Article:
TAMPA — David Straz accused Jane Castor of misrepresenting the facts about a reduction in crime when she was police chief, but the mayoral candidate struggled Tuesday to explain what those facts were in a news conference.
And he cited an increase in Tampa's murder rate that didn't withstand scrutiny.
At issue was Castor's claim that crime went down by 70 percent when she was a high-ranking Tampa police officer, including chief. Straz disputed those numbers, saying they represented a "disingenuous style of management" that gave Tampa residents a "false sense of security."
He said Castor manipulated crime statistics and waved a report he offered as proof.
"Jane Castor's method of campaigning, in my opinion, is to completely misrepresent the facts," said Straz.
But Straz's report was largely a compilation of media reports, including Tampa Bay Times stories, and campaign messaging. And the retired police chief and criminal justice professor who was paid to back up Straz's assertions acknowledged he had never examined the data in question.
Joel F. Shults, a retired small-town Colorado police chief and consultant, said he was an expert in the Uniform Crime Reports that local law enforcement agencies submit to the FBI. He said the 70 percent figure cited by Castor is "of no value for the consumer of that information because of the way its been processed."
When asked why he hadn't reviewed Tampa Police Department data, Shults said: "You develop an intuition that lets you know when something is not quite right."
Shults was paid $5,000 by the Straz campaign, said Straz spokesman Jarrod Holbrook.
Shults said he relied on the account of former Tampa police corporal Gary Pruitt. Pruitt said the department began merging crime statistics like auto burglaries in an attempt to lower their city's crime rate.
But when asked by reporters when this happened, Pruitt estimated in 2004 or 2005, at least four years before Castor became chief.
And Shults acknowledged the practice of consolidating multiple criminal offenses into a single offense is allowable under UCR guidelines. Shults suggested that system allows police departments across the country to massage crime statistics to their benefit.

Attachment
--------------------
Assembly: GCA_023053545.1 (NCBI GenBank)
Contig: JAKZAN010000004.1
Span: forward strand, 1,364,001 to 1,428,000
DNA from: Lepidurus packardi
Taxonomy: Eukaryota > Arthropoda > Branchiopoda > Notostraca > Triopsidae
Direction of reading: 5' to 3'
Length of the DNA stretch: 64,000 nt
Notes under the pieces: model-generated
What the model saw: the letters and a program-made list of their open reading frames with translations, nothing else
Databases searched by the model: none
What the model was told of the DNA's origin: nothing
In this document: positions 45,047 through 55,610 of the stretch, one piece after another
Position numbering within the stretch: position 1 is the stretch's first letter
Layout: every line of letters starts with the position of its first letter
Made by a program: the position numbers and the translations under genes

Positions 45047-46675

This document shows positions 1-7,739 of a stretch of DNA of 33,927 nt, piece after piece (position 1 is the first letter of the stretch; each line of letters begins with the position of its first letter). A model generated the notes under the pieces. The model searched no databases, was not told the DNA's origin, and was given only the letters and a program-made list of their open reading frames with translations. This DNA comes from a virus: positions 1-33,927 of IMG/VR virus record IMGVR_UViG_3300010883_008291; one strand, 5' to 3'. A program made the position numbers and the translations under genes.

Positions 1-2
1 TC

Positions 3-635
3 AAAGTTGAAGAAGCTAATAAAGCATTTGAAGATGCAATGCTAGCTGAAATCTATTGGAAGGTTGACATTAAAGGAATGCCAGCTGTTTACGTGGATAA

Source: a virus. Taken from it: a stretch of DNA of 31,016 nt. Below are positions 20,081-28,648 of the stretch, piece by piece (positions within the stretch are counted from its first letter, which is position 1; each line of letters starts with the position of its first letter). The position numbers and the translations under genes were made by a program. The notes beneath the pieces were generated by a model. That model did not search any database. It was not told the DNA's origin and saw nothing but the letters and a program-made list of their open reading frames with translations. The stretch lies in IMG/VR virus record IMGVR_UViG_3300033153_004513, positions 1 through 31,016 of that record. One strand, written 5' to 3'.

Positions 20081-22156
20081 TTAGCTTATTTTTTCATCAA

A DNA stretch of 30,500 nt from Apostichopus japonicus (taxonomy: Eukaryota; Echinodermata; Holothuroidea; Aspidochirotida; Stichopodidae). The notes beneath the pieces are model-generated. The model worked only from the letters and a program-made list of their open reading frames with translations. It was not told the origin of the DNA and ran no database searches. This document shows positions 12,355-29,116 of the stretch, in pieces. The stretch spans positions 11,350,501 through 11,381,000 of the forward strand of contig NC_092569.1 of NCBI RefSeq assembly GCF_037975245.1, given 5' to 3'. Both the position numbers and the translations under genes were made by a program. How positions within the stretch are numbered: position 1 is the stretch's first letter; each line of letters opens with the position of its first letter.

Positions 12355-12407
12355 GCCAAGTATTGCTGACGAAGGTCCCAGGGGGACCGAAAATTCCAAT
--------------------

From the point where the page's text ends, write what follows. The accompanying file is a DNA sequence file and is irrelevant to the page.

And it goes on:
Pruitt ran unsuccessfully in 2018 against Hillsborough County Sheriff Chad Chronister and stars in a Straz commercial that debuted Tuesday. It repeats the claims that she lied to Tampa residents about crime reduction. Pruitt has already filed to run again for sheriff in 2020.
"Why did I come forward now? I saw the runoff and I knew we just didn't need Jane Castor," Pruitt said, acknowledging that his relationship with Castor soured before he left the department in 2015.
Chronister criticized Straz for his comments.
"It is concerning to listen to someone with no experience on criminal justice issues talk inaccurately about crime rates while attacking the career of a dedicated law enforcement professional with more than three decades of selfless service,'' Chronister said.
Castor's campaign said her department's statistics had been audited by the FBI, Florida Department of Law Enforcement and the Florida Office of Program Policy Analysis and Government Accountability. A Castor spokesman challenged Straz to present evidence that any misconduct had occurred.
"There apparently are no depths that David Straz won't sink to in his relentlessly negative and bizarre campaign, and now he is attacking the honesty of Tampa's entire police department,'' Tim Wagner, Castor's campaign manager, said in a statement.
"The bottom line is Tampa residents worked very hard with Tampa Police officers to make our city safer, and lies by Straz won't change that."
When asked to explain what evidence of deception he had aside from Pruitt's account, Straz referred reporters to the campaign's report, which didn't contain any evidence of manipulated statistics from police data. When asked to describe the evidence, Straz said homicide and rape totals had risen during Castor's tenure.
"These are the important things for the people of Tampa. They are getting a false sense of security from somebody who doesn't tell the truth," Straz said.
But Straz's claims don't add up.
Straz said homicide rates rose 70 percent while Castor was chief. In the report, that figure was arrived at by calculating the percentage between the 20 homicides in 2009 and the 34 murders in 2015.
But Castor didn't become chief until October 2009. And she left the job halfway through 2015.
Seventeen of the 34 homicides in 2015 occurred after she left, according to police department statistics, rendering the Straz calculation virtually meaningless.
For the five full years that Castor was chief the annual murder totals were fairly steady: 27 in 2010, 28 in 2011, 23 in 2012, 28 in 2013 and 28 in 2014.
Contact Charlie Frago at firstname.lastname@example.org or (727)893-8459. Follow@CharlieFrago.